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Previous Challenge Entry (Level 3 – Advanced)
Topic: Sibling(s) (05/01/08)

TITLE: A Fly in the Ointment
By Debi Derrick


“Flies in the ointment, flies in the jam; you are what you say I am!” with a hoot, a hop and a laugh (in that order), my big brother effectively doused my best effort to call him a name and reduced me to a sputtering, frustrated, red-faced little kid.

That, of course, is what older brothers do to kid sisters.

For some, it’s an art form. My brother possessed every attribute needed for the craft. Fine intelligence. Sharp wit. Passion for a good joke. And me. A kid sister who consistently managed to fall – no, rush -- into his most diabolical schemes.

Like this one. Johnny was in his early teens, maybe 13 or 14. That put me around 10. I had wandered haplessly into the kitchen to find my brother with an empty pickle jar and, unbeknownst to me, a devilish plan for his little sister. He started by confiding in me about the secret club he had joined. I could join, too, he said. But I would have to pass an initiation.

Wow! My brother was going to let me do something he was doing! I jumped at the chance. Sure, I’d go through the initiation! Whatever it took.

He immediately began preparing my initiation ritual. First it was the empty pickle jar. Well, not quite empty. It still had a good swig of pickle juice in it. He dumped in some mustard, swirled it around. Then he began expanding on the potion, reaching into the kitchen cabinet and coming out with odds and ends, bits and pieces of oddly incongruous spices and liquids until the pickle juice took on hues and texture it was never meant to have.

“You have to drink this,” he said, explaining I would have to drink every drop to even be considered for the secret club. I’m sure there was a smirk on his face, but I certainly didn’t see it at the time. Probably a side effect from chug-a-lugging the most awful-tasting, greenish-looking concoction ever to come from a family kitchen temporarily taken over by a teen-age mad scientist.

When the jar was empty, I looked at him expectantly, waiting for whatever exciting adventure would come next now that I was a member of his secret club.

And then the laughing began. There was no secret club, he said. It was just a practical joke! That’s when my feeble attempt at name calling began. An attempt which he so deliciously and quickly brought to an early end. After all, it was useless to call him a name after his poetic declaration.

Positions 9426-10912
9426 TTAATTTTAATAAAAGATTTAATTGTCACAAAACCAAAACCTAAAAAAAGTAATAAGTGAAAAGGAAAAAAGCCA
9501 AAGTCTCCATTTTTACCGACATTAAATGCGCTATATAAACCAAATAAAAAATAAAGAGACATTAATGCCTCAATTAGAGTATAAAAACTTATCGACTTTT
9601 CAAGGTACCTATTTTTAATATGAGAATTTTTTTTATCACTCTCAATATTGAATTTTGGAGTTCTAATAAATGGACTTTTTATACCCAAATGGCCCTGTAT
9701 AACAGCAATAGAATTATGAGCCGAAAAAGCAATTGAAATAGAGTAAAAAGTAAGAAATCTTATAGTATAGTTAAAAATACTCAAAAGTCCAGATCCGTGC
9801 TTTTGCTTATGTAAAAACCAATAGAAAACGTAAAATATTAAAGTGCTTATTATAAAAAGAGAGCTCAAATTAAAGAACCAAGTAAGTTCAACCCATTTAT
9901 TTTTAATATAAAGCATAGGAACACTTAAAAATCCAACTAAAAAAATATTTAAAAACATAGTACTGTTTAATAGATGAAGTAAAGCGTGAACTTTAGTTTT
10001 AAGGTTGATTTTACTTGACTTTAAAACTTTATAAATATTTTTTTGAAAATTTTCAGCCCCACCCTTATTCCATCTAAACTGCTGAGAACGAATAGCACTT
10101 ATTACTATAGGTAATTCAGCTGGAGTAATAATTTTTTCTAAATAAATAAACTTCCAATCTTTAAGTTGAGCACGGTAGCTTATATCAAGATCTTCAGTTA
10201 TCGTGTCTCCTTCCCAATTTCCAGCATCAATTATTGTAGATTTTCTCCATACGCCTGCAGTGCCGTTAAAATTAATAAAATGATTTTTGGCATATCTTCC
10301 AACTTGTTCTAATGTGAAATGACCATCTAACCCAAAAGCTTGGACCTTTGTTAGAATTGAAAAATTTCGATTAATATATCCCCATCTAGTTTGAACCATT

This was hardly the last of my moments with Johnny. There was the tree house he built in the middle of the biggest patch of poison ivy you ever saw. Yes, you guessed it. I was allergic, he wasn’t.

Perhaps the best moment of all came one hot and hazy Southeast Texas summer day when he let me accompany him on a fishing trip down the road from our house. We stopped at a bridge over a tiny creek, threw in our hooks and bait and waited to see if a perch would happen by that was as naïve as I was.

I fell into a kind of summer daydream, listening to the sounds of the barely moving creek and innumerable critters that surrounded us in the trees and brush. The creek bank included several stands of cattails, green stalks reaching skyward, their odd, hotdog-shaped tips swaying in the gentle breeze.

“I wonder what a cattail feels like?” I asked. I wasn’t really asking anybody, not even Johnny. It was just my little kid mind wandering down a summer path.

Johnny didn’t say a thing. He put down his fishing pole, went around the side of the bridge and plunged downward to the edge of the creek, pulling out his pocket knife as he went. He returned in a heartbeat, cattail in hand so I could find out what they felt like.

That, of course, is what older brothers do to kid sisters.

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Member Comments
Member Date
Chrissi Dunn05/08/08
I love how you set the scene here, and how in the end they truly were great friends. Very well written.
Debbie Wistrom05/08/08
Awwww, I loved this, fact or fiction is is wonderful. This line says exactly what it meant, perfect."took on hues and texture it was never meant to have"

If true, I bet you could do a book of short stories. You are blessed, either way.
Beth LaBuff 05/10/08
I had to make a face at your descriptive writing with the"oddly incongruous spices and liquids until the pickle juice took on hues…" You have brother and sister relationships down pat. :) This was very entertaining to read.